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Phase 1: Diana of the Hunt Conservation Project

Aug

27

diana 002 ps sm

Anna Hyatt Huntington (American, 1876 – 1973), Diana of the Hunt, 1922; recast 1960, bronze, 98 in., Gift of Anna Hyatt Huntington, AG.1961.15.1.

The cleaning and conservation of Diana of the Hunt, a bronze sculpture by Anna Hyatt Huntington is currently under way in the Cummer Gardens.

The sculpture was a gift from Huntington to the Museum in 1961 when the museum first opened its doors.  It is a recast of an iconic sculpture that depicts the mythical huntress Diana,  a defender of the forest, protector of virgins and women, guardian of the weak and vulnerable, emblem of chastity, archetype of femininity and feminism, twin to Apollo, and lunar goddess.  As is often the case, Diana is depicted here as a huntress standing on a sphere with a bow in her proper left hand and an arrow, now missing, aimed skyward. A hunting dog on its hind legs is at her side.

Diana 1

 

 

Through a grant provided by the Henry Luce Foundation, the Museum was able to conserve this sculpture in 2008.  However, due to its close proximity to Interstate 95 and the Saint Johns River, the surface of the sculpture was not able to maintain the previous conservation treatment.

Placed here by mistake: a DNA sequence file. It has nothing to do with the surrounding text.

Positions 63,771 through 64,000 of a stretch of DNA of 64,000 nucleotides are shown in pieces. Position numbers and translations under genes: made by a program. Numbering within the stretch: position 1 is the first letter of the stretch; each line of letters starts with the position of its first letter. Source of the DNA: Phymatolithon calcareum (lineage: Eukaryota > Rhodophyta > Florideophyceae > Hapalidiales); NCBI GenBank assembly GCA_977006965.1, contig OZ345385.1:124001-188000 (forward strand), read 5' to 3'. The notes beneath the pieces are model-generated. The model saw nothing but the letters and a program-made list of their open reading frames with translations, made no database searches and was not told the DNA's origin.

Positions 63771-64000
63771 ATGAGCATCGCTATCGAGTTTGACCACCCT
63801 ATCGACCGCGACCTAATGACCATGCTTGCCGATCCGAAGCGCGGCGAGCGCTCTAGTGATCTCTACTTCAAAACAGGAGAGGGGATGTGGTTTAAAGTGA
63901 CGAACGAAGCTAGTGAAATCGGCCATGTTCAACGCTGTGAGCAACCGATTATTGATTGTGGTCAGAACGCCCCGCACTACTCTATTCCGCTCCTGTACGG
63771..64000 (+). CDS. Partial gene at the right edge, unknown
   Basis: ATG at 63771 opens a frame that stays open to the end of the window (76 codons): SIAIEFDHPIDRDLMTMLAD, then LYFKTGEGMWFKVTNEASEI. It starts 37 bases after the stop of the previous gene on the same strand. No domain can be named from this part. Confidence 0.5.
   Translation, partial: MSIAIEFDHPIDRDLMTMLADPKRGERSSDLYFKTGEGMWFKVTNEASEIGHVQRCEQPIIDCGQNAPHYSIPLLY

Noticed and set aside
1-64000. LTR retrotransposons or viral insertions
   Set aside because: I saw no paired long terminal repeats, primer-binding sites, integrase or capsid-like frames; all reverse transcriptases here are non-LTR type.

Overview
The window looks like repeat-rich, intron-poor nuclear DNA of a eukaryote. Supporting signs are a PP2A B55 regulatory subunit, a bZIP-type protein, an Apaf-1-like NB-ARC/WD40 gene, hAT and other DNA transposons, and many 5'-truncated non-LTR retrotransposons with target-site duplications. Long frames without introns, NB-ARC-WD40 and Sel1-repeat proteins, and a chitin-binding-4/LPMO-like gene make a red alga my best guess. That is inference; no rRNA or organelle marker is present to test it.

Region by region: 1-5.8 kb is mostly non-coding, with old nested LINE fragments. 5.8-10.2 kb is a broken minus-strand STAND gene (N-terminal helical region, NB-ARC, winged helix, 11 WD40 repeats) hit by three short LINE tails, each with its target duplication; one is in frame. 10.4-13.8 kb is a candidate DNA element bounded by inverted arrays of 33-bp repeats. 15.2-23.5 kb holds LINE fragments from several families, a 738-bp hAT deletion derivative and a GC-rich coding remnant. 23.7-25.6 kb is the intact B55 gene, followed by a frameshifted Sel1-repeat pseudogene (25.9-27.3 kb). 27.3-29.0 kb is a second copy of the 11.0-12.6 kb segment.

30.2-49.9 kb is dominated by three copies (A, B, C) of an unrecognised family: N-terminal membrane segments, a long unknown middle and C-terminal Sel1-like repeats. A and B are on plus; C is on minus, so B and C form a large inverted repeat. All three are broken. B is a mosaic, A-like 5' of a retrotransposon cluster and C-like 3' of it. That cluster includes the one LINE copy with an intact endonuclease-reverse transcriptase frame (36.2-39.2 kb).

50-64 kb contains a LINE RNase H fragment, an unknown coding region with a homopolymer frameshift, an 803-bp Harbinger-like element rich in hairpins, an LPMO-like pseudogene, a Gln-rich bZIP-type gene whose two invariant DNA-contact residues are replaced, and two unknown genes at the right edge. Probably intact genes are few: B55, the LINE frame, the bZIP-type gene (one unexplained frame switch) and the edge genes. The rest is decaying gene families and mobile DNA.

The Museum is preparing to open a new Sculpture Garden on the front lawn of the campus, where works from the permanent collection will be relocated.  It was in preparing these works for outside conditions that a conservator reexamined the Diana of the Hunt sculpture.  She proposed that an additional treatment was needed to clean the surface and to create a protective layer so that the sculpture would be able to withstand the outside elements.

After the decision was made to do the additional treatment, two conservators came out and worked on the sculpture last week.  They determined that over the 50 years that the sculpture has been in the gardens that a “crust” has formed all over the sculpture preventing any previous maintenance from adhering.

Diana 2Over the course of 3 days, the conservators removed multiple layers of wax and scrubbed the surface to remove about 70% of the “crust.”  Underneath this layer of biological and fungal grime was a beautiful and pristine metal.

There is still more work to be done in order for Diana of the Hunt, to be complete.  The conservators will be back in the fall to remove the remaining surface grime and to continue the restoration of the sculpture which includes a patinization process and many applications of hot and cold wax.  Stay tuned for phase II of the conservation of this magnificent sculpture.

 

 

 

 

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